Get effectively quickly from Password123! Home windows 10 customers can now clear ALL of their passwords

Forgot Password? Do not worry. Microsoft has confirmed that users can now completely eliminate passwords when signing in to Windows and Microsoft accounts. Instead of using a random jumble of letters or, let’s be honest, remembering a loved one’s birthday or a pet’s name to log into your laptop, you can log on to Microsoft Authenticator, Windows Hello facial recognition, or a text message Exit confirmation code.

Microsoft has promised to make passwords extinct for years, but the Redmond-based company’s work has been accelerated by the pandemic. Earlier this year, it allowed commercial users to log in to work from home without a password.

About the decision to introduce this feature, Vasu Jakkal, corporate vice president of Microsoft Security, Compliance and Identity, told the gadget blog The Verge: “When you have a digital transformation and companies need to go remotely overnight … digital surfaces have increased exponentially. The number of attack surfaces has increased exponentially, which has been a major driving factor for us in accelerating many of our security initiatives. “

And now that ability is made available to everyone.

To activate the feature, you need to visit the Microsoft account webpage. From there it goes to safety Tab, then choose Advanced security options, and then activate Passwordless account to eliminate the need to use a password. If the password is gone, you’ll need to verify your identity using the Microsoft Authenticator app, Windows Hello facial recognition, or an email or SMS verification code.

The latter works in a similar way to two-factor authentication. Microsoft sends a unique code to your email address or cell phone number. The idea is that only you have access to your inbox or mobile phone as those accounts and devices are locked behind passwords or facial recognition systems as well.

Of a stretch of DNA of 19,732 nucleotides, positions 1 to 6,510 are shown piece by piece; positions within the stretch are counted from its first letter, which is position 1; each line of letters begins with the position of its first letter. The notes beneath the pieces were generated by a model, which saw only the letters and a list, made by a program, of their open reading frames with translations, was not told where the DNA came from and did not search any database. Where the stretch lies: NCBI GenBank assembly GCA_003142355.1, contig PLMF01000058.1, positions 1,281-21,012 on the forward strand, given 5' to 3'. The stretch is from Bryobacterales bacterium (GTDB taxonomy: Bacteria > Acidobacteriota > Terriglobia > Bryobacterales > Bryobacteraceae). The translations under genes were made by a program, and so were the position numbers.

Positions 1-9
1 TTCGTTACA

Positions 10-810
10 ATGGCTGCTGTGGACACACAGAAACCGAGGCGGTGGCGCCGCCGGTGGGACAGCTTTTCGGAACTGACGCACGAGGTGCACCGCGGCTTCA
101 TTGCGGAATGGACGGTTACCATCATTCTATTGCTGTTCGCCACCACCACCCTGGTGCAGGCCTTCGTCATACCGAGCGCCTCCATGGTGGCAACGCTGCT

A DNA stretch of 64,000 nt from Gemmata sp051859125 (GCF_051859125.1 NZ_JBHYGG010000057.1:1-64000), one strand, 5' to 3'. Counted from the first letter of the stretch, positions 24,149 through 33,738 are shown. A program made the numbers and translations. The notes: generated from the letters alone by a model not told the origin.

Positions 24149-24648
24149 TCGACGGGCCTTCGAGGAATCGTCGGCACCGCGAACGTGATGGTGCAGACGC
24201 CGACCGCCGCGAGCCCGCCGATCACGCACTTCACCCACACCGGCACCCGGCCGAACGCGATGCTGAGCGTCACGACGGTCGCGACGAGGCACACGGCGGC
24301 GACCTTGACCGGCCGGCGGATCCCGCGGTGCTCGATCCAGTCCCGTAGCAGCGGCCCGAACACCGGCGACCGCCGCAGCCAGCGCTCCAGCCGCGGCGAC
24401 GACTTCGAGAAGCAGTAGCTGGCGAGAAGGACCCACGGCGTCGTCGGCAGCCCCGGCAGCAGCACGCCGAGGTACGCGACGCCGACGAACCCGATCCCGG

Hopefully, with one less password to remember, it means users can have more complicated and unique passwords for the remaining accounts that require them. With users reusing the same password for each account, hackers only need to access data from a single website … and that login unlocks dozens of other websites and accounts, including critical services like email and banking.

Microsoft Authenticator, available for iOS and Android, also verifies your identity if you don’t feel like copying and pasting codes from a text message or email. All you have to do is download the app and link it to your Microsoft account, then all you have to do is approve the changes and you can say goodbye to passwords.

Of course, it’s possible to go back and use a password with your Microsoft account again in the future if that doesn’t work for you.

And if you want to easily ensure that each and every one of your online accounts is protected with a unique, unbreakable password, it is worth taking a look at a password manager.

These applications will sync with your gadgets and automatically fill out the login fields for you. All you need to remember is a really strong password to unlock your password vault … and then the password manager does everything else.

One such option is LastPass. This password manager, available free of charge for testing, automatically checks your password and your e-mail addresses for known security breaches.

So if any of your emails or passwords have been hacked, you’ll find out about it instantly and can change the password to another unique, random jumble of letters, symbols and numbers. And since all of your other passwords are also uniquely generated by the app, hopefully this should be the only violation.

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